“Alright, everyone,” she addressed the crowd. “I’m the PR manager. I’m here now, I’ve got this under control. Please clear the area. Apologies for this interruption to your day.”
People shook their heads, clucked their tongues, shuffled along. Caroline spoke to the driver, calmed him down, sent him home with a business card. Then, it was just her and Nikolai and the body.
They sat down on the curb, waiting for the authorities to arrive.
“Damn,” said Caroline. “I’m gonna have to find another job.”
“Yeah. I’m gonna have to rewrite some of these articles. In memoriam now. Oh, and I guess you can take the gifts. I doubt she has need for them any more.”
He handed Caroline the gift bag. She tore through the tissue paper, revealing another matching gift set of necklaces, each with half a heart. One for her, one for Adeline. She already had such necklaces of course, but she wasn’t going to say it.
“The media is gonna get here soon,” Caroline told him. “Do you have your statement ready?”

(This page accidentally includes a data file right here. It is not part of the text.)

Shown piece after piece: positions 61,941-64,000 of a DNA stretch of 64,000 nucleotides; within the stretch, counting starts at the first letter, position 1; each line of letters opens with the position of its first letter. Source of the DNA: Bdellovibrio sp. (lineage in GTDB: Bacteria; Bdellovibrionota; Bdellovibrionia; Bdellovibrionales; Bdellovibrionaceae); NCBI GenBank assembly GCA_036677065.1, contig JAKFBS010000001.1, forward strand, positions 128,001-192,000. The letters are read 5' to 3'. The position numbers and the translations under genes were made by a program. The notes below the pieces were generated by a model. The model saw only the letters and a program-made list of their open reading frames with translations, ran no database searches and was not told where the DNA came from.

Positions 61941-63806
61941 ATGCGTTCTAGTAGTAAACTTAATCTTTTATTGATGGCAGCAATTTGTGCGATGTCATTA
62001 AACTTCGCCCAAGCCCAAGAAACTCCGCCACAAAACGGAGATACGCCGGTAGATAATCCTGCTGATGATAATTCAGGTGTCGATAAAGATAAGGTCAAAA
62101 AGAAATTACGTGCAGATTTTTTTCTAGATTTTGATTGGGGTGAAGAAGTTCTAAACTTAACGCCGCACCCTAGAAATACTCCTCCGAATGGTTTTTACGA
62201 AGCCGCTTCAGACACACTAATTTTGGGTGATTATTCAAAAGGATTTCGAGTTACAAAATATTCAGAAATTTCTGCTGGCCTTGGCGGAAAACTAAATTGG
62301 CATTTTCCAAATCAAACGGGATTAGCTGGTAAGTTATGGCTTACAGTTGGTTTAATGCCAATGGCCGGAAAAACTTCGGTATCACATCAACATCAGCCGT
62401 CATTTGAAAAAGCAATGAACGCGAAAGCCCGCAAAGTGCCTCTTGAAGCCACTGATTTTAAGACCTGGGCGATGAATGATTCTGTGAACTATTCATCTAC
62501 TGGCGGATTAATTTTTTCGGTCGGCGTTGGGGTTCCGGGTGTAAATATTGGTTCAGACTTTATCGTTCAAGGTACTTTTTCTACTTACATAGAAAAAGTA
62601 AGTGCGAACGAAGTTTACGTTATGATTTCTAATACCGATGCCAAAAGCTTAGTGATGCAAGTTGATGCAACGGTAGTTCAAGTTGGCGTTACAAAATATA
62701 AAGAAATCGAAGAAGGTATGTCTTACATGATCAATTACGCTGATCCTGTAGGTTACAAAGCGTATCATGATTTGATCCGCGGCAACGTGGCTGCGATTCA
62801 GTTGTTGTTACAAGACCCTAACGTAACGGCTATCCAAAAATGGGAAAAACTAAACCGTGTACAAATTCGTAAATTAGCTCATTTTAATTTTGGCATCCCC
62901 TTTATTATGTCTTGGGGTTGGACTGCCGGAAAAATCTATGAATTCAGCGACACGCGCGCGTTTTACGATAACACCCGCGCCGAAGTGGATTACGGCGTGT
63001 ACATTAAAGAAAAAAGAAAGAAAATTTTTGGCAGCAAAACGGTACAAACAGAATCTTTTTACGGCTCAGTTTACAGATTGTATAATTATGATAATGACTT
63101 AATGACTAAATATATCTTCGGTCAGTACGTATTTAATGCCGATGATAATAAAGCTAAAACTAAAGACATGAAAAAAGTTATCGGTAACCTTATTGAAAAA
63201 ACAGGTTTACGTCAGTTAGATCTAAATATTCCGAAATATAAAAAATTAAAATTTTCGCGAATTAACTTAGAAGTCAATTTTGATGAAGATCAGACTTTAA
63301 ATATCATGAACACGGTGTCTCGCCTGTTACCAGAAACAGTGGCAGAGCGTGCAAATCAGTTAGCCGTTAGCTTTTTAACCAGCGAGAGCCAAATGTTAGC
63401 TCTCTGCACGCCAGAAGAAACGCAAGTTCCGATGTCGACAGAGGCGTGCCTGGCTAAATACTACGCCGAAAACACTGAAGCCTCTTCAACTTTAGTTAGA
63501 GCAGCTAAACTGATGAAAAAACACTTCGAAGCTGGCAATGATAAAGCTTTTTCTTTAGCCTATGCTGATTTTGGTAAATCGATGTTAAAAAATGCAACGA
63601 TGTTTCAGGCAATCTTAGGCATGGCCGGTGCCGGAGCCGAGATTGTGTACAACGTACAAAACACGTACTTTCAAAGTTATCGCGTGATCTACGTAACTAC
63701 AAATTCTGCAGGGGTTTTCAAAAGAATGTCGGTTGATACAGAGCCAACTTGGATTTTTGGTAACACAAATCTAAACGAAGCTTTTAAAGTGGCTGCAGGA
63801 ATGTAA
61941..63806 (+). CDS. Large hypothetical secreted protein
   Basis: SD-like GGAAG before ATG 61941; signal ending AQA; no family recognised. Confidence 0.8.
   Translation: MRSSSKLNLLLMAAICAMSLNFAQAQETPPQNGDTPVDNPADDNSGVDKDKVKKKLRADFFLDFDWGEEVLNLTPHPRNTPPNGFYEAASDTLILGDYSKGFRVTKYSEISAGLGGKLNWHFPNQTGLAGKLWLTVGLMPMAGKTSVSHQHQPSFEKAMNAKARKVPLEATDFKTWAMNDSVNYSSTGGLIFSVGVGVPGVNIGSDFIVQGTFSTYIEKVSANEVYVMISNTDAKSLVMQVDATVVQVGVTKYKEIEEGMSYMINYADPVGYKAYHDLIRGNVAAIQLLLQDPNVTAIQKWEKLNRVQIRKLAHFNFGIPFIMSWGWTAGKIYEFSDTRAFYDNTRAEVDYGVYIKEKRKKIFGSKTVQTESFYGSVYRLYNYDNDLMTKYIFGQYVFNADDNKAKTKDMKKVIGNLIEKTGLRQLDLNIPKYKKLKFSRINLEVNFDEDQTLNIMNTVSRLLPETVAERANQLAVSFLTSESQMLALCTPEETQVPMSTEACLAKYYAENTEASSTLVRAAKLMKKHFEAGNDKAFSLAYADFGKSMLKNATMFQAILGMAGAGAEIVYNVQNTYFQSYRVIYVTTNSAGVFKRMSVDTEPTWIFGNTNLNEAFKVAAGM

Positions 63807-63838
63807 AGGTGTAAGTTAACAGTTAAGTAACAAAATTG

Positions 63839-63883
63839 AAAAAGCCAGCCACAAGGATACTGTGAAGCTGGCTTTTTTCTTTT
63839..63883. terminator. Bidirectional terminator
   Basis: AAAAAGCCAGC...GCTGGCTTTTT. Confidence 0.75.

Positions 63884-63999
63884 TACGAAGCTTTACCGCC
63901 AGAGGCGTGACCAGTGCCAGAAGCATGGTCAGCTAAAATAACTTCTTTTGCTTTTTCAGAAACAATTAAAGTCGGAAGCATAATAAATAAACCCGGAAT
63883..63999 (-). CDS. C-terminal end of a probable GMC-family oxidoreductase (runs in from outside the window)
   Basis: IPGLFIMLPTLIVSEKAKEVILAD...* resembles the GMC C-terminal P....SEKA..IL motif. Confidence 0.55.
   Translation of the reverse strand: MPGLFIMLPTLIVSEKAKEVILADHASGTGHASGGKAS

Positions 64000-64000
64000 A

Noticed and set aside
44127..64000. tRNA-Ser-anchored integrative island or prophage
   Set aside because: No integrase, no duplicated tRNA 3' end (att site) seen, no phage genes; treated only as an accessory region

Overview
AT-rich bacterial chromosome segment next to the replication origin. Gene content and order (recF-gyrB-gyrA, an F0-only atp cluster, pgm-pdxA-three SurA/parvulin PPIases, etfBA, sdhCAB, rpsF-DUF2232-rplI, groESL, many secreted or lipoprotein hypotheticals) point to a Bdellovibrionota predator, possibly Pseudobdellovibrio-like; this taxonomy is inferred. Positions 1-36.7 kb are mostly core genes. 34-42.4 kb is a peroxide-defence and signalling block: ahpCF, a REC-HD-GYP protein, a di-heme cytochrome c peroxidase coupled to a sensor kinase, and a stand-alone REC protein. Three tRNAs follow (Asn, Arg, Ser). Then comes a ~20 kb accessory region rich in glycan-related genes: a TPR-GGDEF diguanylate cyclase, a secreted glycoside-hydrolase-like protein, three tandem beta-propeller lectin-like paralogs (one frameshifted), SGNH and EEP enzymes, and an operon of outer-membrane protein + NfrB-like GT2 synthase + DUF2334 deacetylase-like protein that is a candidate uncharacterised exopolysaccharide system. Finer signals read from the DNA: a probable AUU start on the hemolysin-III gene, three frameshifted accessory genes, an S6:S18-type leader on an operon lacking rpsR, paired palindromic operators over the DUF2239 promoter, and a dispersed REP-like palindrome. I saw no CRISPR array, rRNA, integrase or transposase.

Nikolai looked at her, at the face so recognizable, so familiar, Adeline’s face, but not really. Words, everything he’d always meant to say, swirled behind his tongue like slippery fish. But then, he remembered.
“Aw, damn it. I gotta go -- I forgot to take my bread rolls out of the oven!”
“Yeah, yeah, of course, go get ‘em,” Caroline smiled. Nikolai scattered away, leaving her alone with her sister.
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I'm glad you're back! This was good, somewhat funny in parts. I'm working on a story for this prompt too and I think it will be way different from yours. Not a bad thing. Good title, good dialogue, good ending. There's an added "th" when she says "Hello, Nikolai," and that's the only typo I could find. Well done, and it's good to have you back!
thanks so much :) !!
thanks so much :) !!
thanks so much :) !!
Oh, Masha. You know how much we enjoy your stories and this did not disappoint. Nikolai was trying so hard to get Adeline and it was slightly amusing. Finally, just straight up ironic when she died in the end. As I see Zilla noted, there’s a “th” where there shouldn’t be. Keep it up.
Yay you’re back! I love Nikolai and Caroline’s reaction to her demise at the end. It’s dark, but extremely appropriate given the setup. It almost feels like a touch of black comedy. Good stuff as always! 😙
Nice descriptions in this one. I do hope the characters work it out in the end!